On the building to the left as we enter this area we discover King Triton and his trumpeting entourage.
Facing Triton across the courtyard is his sister and nemesis, Ursula with her companions in evil, Flotsam and Jetsam.
On the furthest building we find everyone is swimming to greet their friend Ariel and her best buddy Flounder.
In the center of the three buildings we encounter Sebastian in all his glory.
The Flippin’ Fins Pool is large and offers a number of lounge chairs and tables for enjoying the outdoors. However, this pool lacks the imaginative theming of the Big Blue Pool located at the Finding Nemo section and the Cozy Cone Pool found in the Cars section. Don’t get me wrong. The Flippin’ Fins Pool offers everything you need for a good time. But in my opinion, it isn’t anything that will knock your socks off. Disney has raised the bar to a new level and now they must compete with themselves. The Flippin’ Fins pool is great, but kids will have more fun at the Big Blue Pool and adults will enjoy the cabanas found at the Cozy Cone Pool.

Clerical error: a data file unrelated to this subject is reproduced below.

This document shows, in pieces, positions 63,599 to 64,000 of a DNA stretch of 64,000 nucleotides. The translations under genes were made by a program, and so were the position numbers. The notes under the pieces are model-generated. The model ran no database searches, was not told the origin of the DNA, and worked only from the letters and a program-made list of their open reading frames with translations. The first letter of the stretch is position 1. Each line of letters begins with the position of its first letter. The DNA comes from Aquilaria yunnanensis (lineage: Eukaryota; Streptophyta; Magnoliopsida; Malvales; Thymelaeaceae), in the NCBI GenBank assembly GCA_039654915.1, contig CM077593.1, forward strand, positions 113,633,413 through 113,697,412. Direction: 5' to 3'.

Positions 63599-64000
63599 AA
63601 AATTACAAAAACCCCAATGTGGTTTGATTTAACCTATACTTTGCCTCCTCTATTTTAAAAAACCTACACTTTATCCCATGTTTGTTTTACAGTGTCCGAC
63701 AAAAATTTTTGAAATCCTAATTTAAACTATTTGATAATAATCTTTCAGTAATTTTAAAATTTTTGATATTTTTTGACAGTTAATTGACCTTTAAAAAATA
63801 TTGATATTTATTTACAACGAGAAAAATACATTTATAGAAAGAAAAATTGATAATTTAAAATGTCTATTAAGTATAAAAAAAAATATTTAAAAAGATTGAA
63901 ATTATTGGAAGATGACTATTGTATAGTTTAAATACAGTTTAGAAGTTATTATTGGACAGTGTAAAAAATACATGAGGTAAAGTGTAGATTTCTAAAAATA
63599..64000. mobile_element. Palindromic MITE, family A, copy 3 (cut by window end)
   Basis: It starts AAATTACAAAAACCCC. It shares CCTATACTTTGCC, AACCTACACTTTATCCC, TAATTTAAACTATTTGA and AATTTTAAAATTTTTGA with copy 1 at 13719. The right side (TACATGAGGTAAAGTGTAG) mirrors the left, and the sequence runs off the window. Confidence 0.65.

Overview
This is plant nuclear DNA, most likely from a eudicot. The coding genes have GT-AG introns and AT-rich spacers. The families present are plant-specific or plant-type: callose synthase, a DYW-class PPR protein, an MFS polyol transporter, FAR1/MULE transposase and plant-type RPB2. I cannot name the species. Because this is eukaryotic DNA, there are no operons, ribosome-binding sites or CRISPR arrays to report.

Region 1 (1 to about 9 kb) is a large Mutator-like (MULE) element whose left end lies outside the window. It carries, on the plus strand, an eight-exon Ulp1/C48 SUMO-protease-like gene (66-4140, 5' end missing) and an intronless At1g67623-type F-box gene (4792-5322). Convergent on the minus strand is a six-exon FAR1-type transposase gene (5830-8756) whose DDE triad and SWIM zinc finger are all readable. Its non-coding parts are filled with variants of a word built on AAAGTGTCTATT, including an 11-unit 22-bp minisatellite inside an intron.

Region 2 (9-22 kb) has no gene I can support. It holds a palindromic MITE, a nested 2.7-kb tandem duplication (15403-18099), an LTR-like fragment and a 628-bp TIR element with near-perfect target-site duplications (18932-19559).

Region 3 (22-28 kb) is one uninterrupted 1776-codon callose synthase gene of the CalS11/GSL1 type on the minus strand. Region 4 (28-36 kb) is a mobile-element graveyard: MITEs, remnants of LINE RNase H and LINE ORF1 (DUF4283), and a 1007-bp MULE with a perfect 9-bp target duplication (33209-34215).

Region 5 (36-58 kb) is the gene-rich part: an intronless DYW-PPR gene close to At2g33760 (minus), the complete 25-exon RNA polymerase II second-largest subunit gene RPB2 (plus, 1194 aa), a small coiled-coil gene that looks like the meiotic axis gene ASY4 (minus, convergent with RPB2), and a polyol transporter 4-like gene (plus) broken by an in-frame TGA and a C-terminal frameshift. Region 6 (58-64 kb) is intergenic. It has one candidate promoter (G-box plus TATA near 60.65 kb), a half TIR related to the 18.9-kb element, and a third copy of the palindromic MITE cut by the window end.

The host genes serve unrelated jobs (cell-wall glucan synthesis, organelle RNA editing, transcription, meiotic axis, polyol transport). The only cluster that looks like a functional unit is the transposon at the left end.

In the pool area are restrooms and a laundromat.
To see a three minute movie of the Little Mermaid exterior grounds, check out my video below.
That’s it for my four-part review of the new Art of Animation resort. Overall, I really think Disney has done an outstanding job. People come to Walt Disney World to be immersed in the magic and this spot does it in spades. Even if the Grand Floridian is more to your liking, you should definitely stop by the Art of Animation on your next trip for a look around. You’ll be glad you did.